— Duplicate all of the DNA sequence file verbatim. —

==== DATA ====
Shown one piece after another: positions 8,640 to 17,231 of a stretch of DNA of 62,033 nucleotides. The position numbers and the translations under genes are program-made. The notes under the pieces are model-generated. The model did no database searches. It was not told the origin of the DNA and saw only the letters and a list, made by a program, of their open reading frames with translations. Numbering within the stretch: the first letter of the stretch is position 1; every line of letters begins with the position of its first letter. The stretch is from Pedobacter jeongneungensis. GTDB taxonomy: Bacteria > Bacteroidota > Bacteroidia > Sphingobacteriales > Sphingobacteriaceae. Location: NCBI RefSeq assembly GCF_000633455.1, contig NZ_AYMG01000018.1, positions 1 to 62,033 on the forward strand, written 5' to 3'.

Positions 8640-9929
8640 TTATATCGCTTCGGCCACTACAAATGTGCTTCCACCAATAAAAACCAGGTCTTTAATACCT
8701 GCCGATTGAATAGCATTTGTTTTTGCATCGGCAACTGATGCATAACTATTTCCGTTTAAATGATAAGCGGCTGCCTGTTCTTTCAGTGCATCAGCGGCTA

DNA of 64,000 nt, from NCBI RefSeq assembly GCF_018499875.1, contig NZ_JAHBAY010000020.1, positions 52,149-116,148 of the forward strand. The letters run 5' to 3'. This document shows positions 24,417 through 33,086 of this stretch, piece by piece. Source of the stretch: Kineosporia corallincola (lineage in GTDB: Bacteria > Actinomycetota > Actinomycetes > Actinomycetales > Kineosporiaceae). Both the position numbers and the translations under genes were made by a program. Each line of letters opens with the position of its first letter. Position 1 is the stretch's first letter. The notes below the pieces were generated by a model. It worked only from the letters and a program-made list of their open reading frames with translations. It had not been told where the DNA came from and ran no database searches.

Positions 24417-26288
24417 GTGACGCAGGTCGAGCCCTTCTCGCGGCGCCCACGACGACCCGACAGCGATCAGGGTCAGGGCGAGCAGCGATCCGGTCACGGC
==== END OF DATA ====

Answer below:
Shown one piece after another: positions 8,640 to 17,231 of a stretch of DNA of 62,033 nucleotides. The position numbers and the translations under genes are program-made. The notes under the pieces are model-generated. The model did no database searches. It was not told the origin of the DNA and saw only the letters and a list, made by a program, of their open reading frames with translations. Numbering within the stretch: the first letter of the stretch is position 1; every line of letters begins with the position of its first letter. The stretch is from Pedobacter jeongneungensis. GTDB taxonomy: Bacteria > Bacteroidota > Bacteroidia > Sphingobacteriales > Sphingobacteriaceae. Location: NCBI RefSeq assembly GCF_000633455.1, contig NZ_AYMG01000018.1, positions 1 to 62,033 on the forward strand, written 5' to 3'.

Positions 8640-9929
8640 TTATATCGCTTCGGCCACTACAAATGTGCTTCCACCAATAAAAACCAGGTCTTTAATACCT
8701 GCCGATTGAATAGCATTTGTTTTTGCATCGGCAACTGATGCATAACTATTTCCGTTTAAATGATAAGCGGCTGCCTGTTCTTTCAGTGCATCAGCGGCTA

DNA of 64,000 nt, from NCBI RefSeq assembly GCF_018499875.1, contig NZ_JAHBAY010000020.1, positions 52,149-116,148 of the forward strand. The letters run 5' to 3'. This document shows positions 24,417 through 33,086 of this stretch, piece by piece. Source of the stretch: Kineosporia corallincola (lineage in GTDB: Bacteria > Actinomycetota > Actinomycetes > Actinomycetales > Kineosporiaceae). Both the position numbers and the translations under genes were made by a program. Each line of letters opens with the position of its first letter. Position 1 is the stretch's first letter. The notes below the pieces were generated by a model. It worked only from the letters and a program-made list of their open reading frames with translations. It had not been told where the DNA came from and ran no database searches.

Positions 24417-26288
24417 GTGACGCAGGTCGAGCCCTTCTCGCGGCGCCCACGACGACCCGACAGCGATCAGGGTCAGGGCGAGCAGCGATCCGGTCACGGC